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Frank Shostak

Frank Shostak



Articles by Frank Shostak

The Problem with Measuring “Consumer Sentiment”

2 days ago

According to the University of Michigan, the US consumer sentiment index rose to 78.1 in June from 72.3 in May. Many experts see the increase in the index as an important indicator regarding the likely course of the US economy in the months ahead. To gain insight into the economic future, many economists follow a …

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Why Central Banks Are a Threat to Our Savings

10 days ago

The US personal savings rate jumped to 33 percent in April from 12.7 percent in March and 8 percent in April last year. An increase in savings is regarded by popular economics as less expenditure on consumption. Since consumption expenditure is considered as the main driving force of the economy, obviously a rebound in savings, which implies less …

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Savings Are Critical to a Prosperous Economy

15 days ago

The heart of economic growth is the expansion of real savings. Monetary pumping only destroys wealth and savings. This Audio Mises Wire is generously sponsored by Christopher Condon. Narrated by Millian Quinteros. Original Article: “Savings Are Critical to a Prosperous Economy”.

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Savings Are Critical to a Prosperous Economy

23 days ago

It is held by most mainstream economists that spending is the heart of economic activity. Economic activity is depicted as a circular flow of money. Spending by one individual becomes part of the earnings of another individual, and vice versa. In contrast saving is viewed negatively as it weakens the potential demand for goods and …

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The Importance of Economic Theory in Understanding Historical Data

27 days ago

It is a common belief that sound economics must be based on facts and not on theoretical reasoning as such. Some commentators are dismissive of economic analysis that is not derived from the true data, since it is not describing the facts of reality as depicted by historical data. The use of the free market economy …

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Defining “Inflation” Correctly

June 5, 2020

The real problem with inflation, properly understood is that it is essentially a wealth transfer away from the most productive parts of the economy. This causes bubbles and economic fragility. This Audio Mises Wire is generously sponsored by Christopher Condon. Narrated by Millian Quinteros. Original Article: “Defining “Inflation” Correctly​”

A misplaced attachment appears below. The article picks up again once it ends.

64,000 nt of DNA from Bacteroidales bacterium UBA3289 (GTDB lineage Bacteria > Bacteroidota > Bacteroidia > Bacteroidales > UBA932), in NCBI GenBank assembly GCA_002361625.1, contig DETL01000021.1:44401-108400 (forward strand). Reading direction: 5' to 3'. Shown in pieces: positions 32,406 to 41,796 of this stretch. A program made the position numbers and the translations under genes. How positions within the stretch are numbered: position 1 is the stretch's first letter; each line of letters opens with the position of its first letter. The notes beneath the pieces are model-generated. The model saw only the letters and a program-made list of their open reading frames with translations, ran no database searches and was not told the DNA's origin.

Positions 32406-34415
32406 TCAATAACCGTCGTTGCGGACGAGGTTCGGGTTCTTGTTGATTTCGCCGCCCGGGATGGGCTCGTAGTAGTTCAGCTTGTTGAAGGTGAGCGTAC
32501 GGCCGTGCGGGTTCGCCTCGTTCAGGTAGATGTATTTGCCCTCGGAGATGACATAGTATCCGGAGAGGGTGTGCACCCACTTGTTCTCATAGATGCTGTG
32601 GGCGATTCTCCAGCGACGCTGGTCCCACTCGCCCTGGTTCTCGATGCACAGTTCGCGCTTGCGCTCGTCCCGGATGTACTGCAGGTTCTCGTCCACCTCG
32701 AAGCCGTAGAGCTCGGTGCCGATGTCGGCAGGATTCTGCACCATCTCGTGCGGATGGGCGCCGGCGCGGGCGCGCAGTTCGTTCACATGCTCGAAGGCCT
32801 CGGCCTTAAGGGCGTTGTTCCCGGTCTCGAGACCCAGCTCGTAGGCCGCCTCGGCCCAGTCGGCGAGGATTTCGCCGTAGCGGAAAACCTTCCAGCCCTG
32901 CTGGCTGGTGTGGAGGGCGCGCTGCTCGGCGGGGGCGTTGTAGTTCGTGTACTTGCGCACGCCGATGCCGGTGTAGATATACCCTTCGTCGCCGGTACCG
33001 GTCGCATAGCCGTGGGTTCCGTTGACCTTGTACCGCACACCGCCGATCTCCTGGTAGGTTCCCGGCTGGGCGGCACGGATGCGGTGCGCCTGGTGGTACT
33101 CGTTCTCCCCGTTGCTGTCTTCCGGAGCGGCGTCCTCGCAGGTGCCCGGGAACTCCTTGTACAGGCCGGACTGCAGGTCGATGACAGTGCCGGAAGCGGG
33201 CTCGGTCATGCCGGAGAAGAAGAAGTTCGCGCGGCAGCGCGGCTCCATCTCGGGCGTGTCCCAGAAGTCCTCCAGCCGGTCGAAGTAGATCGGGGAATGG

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Defining “Inflation” Correctly

May 30, 2020

Inflation is typically defined as a general increase in the prices of goods and services—described by changes in the Consumer Price Index (CPI) or other price indexes. If inflation is a general rise in measured prices, then why is it regarded as bad news? What kind of damage can it inflict? Mainstream economists maintain that …

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Let’s Hope Deflation Is Headed Our Way

May 21, 2020

Central banks have decided that one of their main missions is to prevent deflation. But this only ends up causing the malinvestments that lead to economic busts.This Audio Mises Wire is generously sponsored by Christopher Condon. Narrated by Millian Quinteros. Original Article: “Let’s Hope Deflation Is Headed Our Way”

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Let’s Hope Deflation Is Headed Our Way

May 20, 2020

The yearly growth rate of the US consumer price index (CPI) fell to 0.4 percent in April from 2 percent in April last year while the annual growth of the producer price index (PPI) plunged to –1.2 percent last month against 2.4 percent in April 2019. Furthermore, the yearly growth rate of the import price …

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How Central Banks and Lockdowns Are Making the Crisis Worse

May 16, 2020

What typifies the phenomenon of the boom-bust cycle is that it is recurrent. What is the reason for this?  Loose monetary policies set the platform for various activities that would not emerge without the easy monetary stance. What loose monetary policy does here is to engineer the transfer of real savings from wealth generating activities …